The New Zealand Curriculum also identifies specific achievement objectives for the teaching of Economics at levels 6, 7 and 8. At levels 4 and 5 the achievement objectives from Social sciences identify the general understanding that students should gain.
To read more about the achievement objectives visit the following website NZCurriculum - Social Science Achievement Objectives

SENIOR SUBJECT TEACHING AND LEARNING GUIDELINES FOR ECONOMICS
This online document includes the advice to teachers about programme design and effective teaching pedagogies and links to other sources of information. It also has a useful section that expands the achievement objectives at each of levels 6 and 7 using key concept indicators that give examples of the behaviours and capabilities that a teacher might expect to observe in a student who is achieving at the appropriate level.

To view the level 6 key concept indicator use this link Economics T+L guide - Key Concept indicators level 6
Teachers should note that to view the full list of indicators teacher must first select a key concept

To view the level 7 key concept indicator click here.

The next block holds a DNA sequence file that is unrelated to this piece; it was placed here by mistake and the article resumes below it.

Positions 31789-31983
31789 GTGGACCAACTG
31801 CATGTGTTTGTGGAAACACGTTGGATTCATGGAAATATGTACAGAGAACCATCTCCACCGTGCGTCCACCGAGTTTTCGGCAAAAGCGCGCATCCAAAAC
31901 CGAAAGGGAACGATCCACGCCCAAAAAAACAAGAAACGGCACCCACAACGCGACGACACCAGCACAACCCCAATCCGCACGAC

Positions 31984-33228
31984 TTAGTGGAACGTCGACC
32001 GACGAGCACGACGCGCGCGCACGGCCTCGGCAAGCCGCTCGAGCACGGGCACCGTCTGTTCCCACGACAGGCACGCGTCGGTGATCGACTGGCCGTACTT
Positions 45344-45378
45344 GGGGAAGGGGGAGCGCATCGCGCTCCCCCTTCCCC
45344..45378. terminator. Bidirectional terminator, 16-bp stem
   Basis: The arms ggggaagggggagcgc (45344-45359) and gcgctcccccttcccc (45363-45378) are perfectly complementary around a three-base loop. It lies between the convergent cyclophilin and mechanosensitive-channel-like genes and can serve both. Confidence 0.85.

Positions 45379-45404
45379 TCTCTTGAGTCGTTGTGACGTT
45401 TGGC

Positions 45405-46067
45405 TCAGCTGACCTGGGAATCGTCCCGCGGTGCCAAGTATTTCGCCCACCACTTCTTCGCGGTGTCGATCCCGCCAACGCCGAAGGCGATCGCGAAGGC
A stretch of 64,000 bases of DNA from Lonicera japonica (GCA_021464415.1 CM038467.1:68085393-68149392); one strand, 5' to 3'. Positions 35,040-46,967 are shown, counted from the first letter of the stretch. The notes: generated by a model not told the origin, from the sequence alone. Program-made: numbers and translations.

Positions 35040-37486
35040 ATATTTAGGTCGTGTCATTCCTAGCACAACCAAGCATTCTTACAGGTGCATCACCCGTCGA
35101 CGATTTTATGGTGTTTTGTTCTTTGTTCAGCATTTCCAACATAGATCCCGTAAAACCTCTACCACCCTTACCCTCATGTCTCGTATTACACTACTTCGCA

Teachers should note that to view the full list of indicators teacher must first select a key concept

Possible contexts for learning, appropriate to each achievement objective, can also be found but it is recommended that teachers choose a context(s) that are relevant to their students’ interests and needs.

To view the level 6 context elaborations use this link Economics T+L guide - Context elaborations level 6
The context elaboration can be found by selecting a key concept

To view the level 7 context elaborations use this link (this link will be activated when version 3 of the Eco T+L guide is published)
Teachers should note that at level 7 a single context is provide, as an example, to show how a years work can be built around a single context.